TMI (IEEE Transactions on Medical Imaging, IF: 6.685) and MEDIA (Medical Image Analysis, IF: 11.148) are both top journals in the field of medical image analysis.
1 B. Zhou, Z. Augenfeld, J. Chapiro, S. Kevin Zhou, C. Liu, and J.S. Duncan, “Anatomy-guided multimodal registration by learning segmentation without ground truth: Application to intraprocedural CBCT/MR liver segmentation and registration”, Medical Image Analysis, 2021.
Abstract: Multimodal image registration has many applications in diagnostic medical imaging and image-guided interventions, such as Transcatheter Arterial Chemoembolization (TACE) of liver cancer guided by intraprocedural CBCT and pre-operative MR. The ability to register peri-procedurally acquired diagnostic images into the intraprocedural environment can potentially improve the intra-procedural tumor targeting, which will significantly improve therapeutic outcomes. However, the intra-procedural CBCT often suffers from suboptimal image quality due to lack of signal calibration for Hounsfield unit, limited FOV, and motion/metal artifacts. These non-ideal conditions make standard intensity-based multimodal registration methods infeasible to generate correct transformation across modalities. While registration based on anatomic structures, such as segmentation or landmarks, provides an efficient alternative, such anatomic structure information is not always available. One can train a deep learning-based anatomy extractor, but it requires large-scale manual annotations on specific modalities, which are often extremely time-consuming to obtain and require expert radiological readers. To tackle these issues, we leverage annotated datasets already existing in a source modality and propose an anatomy-preserving domain adaptation to segmentation network (APA2Seg-Net) for learning segmentation without target modality ground truth. The segmenters are then integrated into our anatomy-guided multimodal registration based on the robust point matching machine. Our experimental results on in-house TACE patient data demonstrated that our APA2Seg-Net can generate robust CBCT and MR liver segmentation, and the anatomy-guided registration framework with these segmenters can provide high-quality multimodal registrations.
2 B. Zhou, S. Kevin Zhou, J.S. Duncan, and C. Liu, “Limited view tomographic reconstruction using a cascaded residual dense spatial-channel attention network with projection data fidelity layer”, IEEE Trans. on Medical Imaging, 2021.
Abstract: Limited view tomographic reconstruction aims to reconstruct a tomographic image from a limited number of projection views arising from sparse view or limited angle acquisitions that reduce radiation dose or shorten scanning time. However, such a reconstruction suffers from severe artifacts due to the incompleteness of sinogram. To derive quality reconstruction, previous methods use UNet-like neural architectures to directly predict the full view reconstruction from limited view data; but these methods leave the deep network architecture issue largely intact and cannot guarantee the consistency between the sinogram of the reconstructed image and the acquired sinogram, leading to a non-ideal reconstruction. In this work, we propose a cascaded residual dense spatial-channel attention network consisting of residual dense spatial-channel attention networks and projection data fidelity layers. We evaluate our methods on two datasets. Our experimental results on AAPM Low Dose CT Grand Challenge datasets demonstrate that our algorithm achieves a consistent and substantial improvement over the existing neural network methods on both limited angle reconstruction and sparse view reconstruction. In addition, our experimental results on Deep Lesion datasets demonstrate that our method is able to generate high-quality reconstruction for 8 major lesion types.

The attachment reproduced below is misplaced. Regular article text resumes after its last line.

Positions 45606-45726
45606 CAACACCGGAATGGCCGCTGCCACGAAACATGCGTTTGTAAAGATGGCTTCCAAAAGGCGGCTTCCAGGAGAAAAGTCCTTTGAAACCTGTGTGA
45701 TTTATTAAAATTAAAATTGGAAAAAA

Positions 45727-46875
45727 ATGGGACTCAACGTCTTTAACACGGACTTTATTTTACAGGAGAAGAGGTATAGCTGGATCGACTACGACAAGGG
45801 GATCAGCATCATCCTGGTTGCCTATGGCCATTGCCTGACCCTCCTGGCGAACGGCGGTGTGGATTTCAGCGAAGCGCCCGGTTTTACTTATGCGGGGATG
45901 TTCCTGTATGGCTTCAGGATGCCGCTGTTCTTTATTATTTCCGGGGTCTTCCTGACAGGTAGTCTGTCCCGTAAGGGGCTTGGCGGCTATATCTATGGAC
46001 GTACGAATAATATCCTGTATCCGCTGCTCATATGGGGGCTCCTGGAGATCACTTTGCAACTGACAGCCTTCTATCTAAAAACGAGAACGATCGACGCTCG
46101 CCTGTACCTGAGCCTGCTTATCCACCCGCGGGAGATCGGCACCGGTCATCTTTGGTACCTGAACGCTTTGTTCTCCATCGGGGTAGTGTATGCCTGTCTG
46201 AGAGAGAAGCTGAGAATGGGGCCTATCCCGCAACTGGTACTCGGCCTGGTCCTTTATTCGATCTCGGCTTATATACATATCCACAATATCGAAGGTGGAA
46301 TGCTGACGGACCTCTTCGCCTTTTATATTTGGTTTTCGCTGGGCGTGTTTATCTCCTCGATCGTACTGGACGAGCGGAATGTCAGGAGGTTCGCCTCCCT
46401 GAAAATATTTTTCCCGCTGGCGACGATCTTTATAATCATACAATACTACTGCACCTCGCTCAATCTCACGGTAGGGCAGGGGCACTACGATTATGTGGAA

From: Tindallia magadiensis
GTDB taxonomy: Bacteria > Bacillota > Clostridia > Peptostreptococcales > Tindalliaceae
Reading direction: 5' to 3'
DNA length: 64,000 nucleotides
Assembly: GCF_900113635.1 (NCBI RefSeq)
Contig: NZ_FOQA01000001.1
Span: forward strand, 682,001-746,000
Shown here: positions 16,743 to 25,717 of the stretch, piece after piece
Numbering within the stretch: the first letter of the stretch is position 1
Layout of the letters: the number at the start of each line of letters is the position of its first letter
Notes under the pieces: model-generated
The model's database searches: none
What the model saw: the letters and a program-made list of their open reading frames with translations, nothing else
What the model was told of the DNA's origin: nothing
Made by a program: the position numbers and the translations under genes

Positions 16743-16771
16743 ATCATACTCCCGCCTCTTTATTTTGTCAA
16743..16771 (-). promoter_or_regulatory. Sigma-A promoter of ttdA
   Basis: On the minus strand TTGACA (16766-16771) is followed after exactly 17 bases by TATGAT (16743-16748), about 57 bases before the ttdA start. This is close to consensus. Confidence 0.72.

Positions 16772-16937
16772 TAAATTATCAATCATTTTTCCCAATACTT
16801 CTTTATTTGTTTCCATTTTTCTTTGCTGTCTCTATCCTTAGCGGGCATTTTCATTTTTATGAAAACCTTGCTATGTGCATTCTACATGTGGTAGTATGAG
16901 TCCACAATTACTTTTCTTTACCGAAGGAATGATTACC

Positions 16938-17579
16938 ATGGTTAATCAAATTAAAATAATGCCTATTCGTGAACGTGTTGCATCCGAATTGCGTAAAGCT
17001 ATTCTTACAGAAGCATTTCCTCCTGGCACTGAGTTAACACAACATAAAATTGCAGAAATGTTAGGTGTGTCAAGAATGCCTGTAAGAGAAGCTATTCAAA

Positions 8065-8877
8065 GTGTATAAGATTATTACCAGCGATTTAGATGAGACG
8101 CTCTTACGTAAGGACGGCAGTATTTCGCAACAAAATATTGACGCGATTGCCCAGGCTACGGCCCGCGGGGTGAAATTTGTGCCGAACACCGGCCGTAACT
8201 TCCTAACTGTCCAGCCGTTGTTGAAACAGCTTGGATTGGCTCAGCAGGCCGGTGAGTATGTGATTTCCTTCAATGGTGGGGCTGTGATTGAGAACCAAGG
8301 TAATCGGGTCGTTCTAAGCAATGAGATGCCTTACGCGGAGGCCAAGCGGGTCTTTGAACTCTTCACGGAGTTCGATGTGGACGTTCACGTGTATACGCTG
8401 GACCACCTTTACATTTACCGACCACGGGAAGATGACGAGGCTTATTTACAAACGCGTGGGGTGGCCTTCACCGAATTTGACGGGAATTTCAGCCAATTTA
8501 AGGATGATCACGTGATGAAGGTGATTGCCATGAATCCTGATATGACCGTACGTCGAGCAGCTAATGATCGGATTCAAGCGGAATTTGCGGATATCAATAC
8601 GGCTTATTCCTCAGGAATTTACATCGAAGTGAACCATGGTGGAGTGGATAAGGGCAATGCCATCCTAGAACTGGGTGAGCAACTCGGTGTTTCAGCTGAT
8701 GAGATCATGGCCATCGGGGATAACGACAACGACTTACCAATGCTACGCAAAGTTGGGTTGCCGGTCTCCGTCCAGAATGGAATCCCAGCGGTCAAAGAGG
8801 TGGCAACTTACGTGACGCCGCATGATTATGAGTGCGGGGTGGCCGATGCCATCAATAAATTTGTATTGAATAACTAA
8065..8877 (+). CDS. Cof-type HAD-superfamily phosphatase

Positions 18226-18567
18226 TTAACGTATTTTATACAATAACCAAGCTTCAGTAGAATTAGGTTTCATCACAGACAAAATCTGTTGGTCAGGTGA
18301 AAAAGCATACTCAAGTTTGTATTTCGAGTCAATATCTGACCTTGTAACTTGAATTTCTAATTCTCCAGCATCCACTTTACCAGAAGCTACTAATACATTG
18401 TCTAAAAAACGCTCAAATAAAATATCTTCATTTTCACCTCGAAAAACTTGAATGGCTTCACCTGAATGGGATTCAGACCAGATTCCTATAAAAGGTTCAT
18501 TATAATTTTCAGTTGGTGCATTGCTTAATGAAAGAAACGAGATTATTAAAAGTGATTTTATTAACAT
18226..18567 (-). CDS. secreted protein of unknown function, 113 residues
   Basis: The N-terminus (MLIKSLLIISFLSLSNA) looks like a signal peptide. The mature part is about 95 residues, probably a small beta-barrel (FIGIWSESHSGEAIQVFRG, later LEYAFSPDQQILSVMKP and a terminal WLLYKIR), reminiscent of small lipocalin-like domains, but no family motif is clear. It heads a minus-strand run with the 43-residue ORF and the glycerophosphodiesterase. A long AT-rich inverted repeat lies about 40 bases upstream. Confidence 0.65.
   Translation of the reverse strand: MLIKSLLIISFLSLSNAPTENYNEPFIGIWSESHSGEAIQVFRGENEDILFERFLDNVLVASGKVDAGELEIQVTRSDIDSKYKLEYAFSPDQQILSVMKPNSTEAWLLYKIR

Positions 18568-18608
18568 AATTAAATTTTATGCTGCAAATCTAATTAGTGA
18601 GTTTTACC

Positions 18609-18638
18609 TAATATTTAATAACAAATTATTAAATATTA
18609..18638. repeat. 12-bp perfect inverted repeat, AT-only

3 X. Wei, Z. Yang, X. Zhang, G. Liao, A. Sheng, S. Kevin Zhou, Y. Wu, L. Du, “Deep collocative learning for immunofixation electrophoresis image analysis,” IEEE Trans. on Medical Imaging, 2021.
Abstract: Immunofixation Electrophoresis (IFE) analysis is of great importance to the diagnosis of Multiple Myeloma, which is among the top-9 cancer killers in the United States, but has rarely been studied in the context of deep learning. Two possible reasons are: 1) the recognition of IFE patterns is dependent on the co-location of bands that forms a binary relation, different from the unary relation (visual features to label) that deep learning is good at modeling; 2) deep classification models may perform with high accuracy for IFE recognition but is not able to provide firm evidence (where the co-location patterns are) for its predictions, rendering difficulty for technicians to validate the results. We propose to address these issues with collocative learning, in which a collocative tensor has been constructed to transform the binary relations into unary relations that are compatible with conventional deep networks, and a location-label-free method that utilizes the Grad-CAM saliency map for evidence backtracking has been proposed for accurate localization. In addition, we have proposed Coached Attention Gates that can regulate the inference of the learning to be more consistent with human logic and thus support the evidence backtracking. The experimental results show that the proposed method has obtained a performance gain over its base model ResNet18 by 741.30% in IoU and also outperformed popular deep networks of DenseNet, CBAM, and Inception-v3.